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And this programmer suggested a way to avoid user input all together:

Eventually, programmers on Reddit started making fully-functioning, interactive versions of the awful forms, like this and this and this. Someone even created one out of the classic game Snake. The meme hasn’t stopped for weeks now, and iterations of it seem to be growing more detailed and elaborate.

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Trump actually congratulated Erdogan on the outcome. Trump apparently thought it was a good thing that, despite all the flaws in the process, a bare majority of Turkey’s citizens voted to strengthen their populist leader. I don’t think any other post-Cold War president would have congratulated a democratic ally that held a flawed referendum leading to a less democratic outcome. This is not that far off from Trump congratulating Putin on a successful referendum result in Crimea if that event had been held in 2017 rather than 2014.

Public disquiet and behind-the-scenes pressure on key illiberal allies is an imperfect policy position. It is still a heck of a lot more consistent with America’s core interests than congratulating allies on moving in an illiberal direction. In congratulating Erdogan, Trump did the latter.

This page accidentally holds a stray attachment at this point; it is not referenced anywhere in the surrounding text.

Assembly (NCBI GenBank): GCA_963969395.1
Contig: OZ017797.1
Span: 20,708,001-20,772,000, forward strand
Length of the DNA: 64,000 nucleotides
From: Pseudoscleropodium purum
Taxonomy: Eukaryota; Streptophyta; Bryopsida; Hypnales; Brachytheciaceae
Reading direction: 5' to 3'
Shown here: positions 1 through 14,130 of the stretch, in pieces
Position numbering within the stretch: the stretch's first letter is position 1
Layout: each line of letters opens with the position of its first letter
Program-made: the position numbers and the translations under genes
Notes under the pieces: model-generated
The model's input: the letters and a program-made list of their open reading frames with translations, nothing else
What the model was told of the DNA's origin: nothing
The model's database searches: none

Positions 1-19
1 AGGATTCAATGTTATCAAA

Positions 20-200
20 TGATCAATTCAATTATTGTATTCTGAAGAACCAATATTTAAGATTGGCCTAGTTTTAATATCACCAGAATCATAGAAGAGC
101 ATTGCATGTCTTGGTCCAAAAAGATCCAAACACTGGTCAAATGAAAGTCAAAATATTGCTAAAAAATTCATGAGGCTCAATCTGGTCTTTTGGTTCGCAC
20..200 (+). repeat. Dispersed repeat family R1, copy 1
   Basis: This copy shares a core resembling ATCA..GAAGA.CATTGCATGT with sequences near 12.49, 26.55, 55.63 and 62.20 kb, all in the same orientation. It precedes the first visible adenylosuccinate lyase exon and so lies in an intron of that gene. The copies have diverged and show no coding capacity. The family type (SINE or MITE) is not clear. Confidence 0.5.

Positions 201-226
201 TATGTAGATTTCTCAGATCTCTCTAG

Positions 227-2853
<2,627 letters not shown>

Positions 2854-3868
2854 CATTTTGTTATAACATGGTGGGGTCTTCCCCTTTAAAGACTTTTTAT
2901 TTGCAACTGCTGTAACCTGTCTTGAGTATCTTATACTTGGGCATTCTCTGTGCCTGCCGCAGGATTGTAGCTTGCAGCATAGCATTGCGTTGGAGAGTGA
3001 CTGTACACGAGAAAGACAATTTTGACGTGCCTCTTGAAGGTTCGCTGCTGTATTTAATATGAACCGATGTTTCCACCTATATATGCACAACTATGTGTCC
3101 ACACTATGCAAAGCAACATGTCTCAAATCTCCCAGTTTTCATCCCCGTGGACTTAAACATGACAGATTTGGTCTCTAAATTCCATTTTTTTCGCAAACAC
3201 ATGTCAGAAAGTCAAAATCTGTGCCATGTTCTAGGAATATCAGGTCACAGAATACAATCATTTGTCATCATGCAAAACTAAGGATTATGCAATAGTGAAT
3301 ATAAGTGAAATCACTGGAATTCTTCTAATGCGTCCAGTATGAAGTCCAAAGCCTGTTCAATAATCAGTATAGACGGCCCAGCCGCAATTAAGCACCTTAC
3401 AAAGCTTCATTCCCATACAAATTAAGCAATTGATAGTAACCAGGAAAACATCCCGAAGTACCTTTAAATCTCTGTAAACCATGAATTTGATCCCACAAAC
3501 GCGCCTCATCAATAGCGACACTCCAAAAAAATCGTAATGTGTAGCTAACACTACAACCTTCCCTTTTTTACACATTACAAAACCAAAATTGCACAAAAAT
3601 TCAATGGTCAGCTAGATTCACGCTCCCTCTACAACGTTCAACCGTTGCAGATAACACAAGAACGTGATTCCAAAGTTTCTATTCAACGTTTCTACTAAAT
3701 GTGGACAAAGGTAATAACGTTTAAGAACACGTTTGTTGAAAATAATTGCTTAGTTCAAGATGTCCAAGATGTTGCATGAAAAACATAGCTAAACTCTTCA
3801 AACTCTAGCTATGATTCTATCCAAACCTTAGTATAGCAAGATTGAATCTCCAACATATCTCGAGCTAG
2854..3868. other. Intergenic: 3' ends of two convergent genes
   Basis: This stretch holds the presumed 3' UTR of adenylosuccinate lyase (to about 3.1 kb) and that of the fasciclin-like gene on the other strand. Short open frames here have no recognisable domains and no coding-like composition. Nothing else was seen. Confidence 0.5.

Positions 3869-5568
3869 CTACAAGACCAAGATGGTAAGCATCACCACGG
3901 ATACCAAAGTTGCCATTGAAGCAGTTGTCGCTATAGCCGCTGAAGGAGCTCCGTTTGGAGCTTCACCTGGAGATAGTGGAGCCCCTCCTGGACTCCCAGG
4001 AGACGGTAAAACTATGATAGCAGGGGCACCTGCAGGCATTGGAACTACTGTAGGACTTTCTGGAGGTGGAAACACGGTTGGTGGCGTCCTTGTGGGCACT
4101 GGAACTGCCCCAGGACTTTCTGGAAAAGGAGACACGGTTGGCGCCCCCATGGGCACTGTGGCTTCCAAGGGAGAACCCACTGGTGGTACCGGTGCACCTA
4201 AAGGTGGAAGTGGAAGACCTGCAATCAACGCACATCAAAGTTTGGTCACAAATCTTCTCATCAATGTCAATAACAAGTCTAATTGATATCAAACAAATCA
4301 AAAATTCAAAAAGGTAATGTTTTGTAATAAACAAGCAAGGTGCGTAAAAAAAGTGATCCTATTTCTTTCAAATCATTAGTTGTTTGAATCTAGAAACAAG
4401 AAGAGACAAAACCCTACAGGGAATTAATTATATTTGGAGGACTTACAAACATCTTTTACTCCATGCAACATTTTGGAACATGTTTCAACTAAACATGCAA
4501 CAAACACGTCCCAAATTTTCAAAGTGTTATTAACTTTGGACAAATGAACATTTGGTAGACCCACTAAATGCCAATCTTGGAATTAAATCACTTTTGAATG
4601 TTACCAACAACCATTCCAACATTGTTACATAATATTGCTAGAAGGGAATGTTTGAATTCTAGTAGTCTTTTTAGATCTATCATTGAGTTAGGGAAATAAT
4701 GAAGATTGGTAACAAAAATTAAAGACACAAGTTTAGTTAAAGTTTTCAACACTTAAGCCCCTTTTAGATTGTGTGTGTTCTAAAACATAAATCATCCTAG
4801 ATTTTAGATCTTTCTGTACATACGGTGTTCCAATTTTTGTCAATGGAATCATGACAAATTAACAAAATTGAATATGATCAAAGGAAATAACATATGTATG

For all the talk about Trump’s moderation, for all the talk about an Axis of Adults, it’s time that American foreign policy-watchers craving normality acknowledge three brute facts:

  1. Donald Trump is the president of the United States;
  2. Trump has little comprehension of how foreign policy actually works;
  3. The few instincts that Trump applies to foreign policy are antithetical to American values.
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He sensed that the public wanted relief from the burdens of global leadership without losing the thrill of nationalist self-assertion. America could cut back its investment in world order with no whiff of retreat. It would still boss others around, even bend them to its will...